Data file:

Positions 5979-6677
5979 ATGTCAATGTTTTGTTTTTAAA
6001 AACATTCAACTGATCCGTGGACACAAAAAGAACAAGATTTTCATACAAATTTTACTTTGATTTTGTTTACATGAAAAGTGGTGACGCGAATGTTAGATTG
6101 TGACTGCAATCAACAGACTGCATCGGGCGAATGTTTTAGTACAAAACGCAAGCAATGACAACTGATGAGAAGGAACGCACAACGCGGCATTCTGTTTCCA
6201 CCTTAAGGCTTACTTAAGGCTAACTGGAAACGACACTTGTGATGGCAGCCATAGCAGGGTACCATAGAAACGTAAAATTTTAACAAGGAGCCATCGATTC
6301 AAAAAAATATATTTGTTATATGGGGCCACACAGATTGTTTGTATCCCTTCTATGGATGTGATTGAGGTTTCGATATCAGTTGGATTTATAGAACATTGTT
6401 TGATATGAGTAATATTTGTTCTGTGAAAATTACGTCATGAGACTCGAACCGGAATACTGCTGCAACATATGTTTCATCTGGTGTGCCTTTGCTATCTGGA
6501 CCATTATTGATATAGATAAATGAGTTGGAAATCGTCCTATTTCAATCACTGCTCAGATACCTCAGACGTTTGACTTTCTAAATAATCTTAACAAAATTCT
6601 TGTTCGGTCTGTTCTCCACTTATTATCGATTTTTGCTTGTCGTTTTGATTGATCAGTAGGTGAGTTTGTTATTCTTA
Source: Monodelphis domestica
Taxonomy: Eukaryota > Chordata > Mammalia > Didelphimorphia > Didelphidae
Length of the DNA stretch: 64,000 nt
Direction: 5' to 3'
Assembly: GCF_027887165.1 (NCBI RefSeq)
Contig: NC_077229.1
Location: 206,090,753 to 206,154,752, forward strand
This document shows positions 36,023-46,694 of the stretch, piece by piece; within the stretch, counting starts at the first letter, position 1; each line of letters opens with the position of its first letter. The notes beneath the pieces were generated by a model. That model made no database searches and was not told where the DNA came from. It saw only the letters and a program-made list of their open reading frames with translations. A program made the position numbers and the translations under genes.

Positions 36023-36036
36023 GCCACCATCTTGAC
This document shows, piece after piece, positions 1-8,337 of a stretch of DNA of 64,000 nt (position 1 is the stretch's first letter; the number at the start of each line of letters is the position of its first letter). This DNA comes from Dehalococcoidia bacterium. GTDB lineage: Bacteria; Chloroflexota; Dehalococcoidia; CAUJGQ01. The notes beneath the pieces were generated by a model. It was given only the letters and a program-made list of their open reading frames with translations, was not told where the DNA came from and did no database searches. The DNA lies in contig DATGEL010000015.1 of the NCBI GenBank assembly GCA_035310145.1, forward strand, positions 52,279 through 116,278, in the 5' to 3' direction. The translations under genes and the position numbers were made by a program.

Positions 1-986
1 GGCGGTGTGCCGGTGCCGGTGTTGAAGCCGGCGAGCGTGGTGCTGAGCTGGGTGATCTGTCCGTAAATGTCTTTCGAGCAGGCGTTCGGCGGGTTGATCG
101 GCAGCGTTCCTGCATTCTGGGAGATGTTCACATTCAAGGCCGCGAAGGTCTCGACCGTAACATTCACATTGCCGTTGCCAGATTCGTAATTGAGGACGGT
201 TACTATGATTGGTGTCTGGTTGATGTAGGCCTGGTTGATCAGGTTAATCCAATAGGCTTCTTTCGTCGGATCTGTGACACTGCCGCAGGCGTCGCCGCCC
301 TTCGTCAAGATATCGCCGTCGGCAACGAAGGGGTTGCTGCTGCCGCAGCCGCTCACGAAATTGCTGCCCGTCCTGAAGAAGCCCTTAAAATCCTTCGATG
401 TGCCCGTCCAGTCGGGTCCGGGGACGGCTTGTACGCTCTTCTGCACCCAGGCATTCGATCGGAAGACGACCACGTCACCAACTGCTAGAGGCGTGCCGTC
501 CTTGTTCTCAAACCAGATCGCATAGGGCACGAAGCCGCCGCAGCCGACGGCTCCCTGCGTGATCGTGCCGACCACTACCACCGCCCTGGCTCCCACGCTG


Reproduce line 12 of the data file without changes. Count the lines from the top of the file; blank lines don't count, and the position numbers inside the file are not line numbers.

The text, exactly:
Length of the DNA stretch: 64,000 nt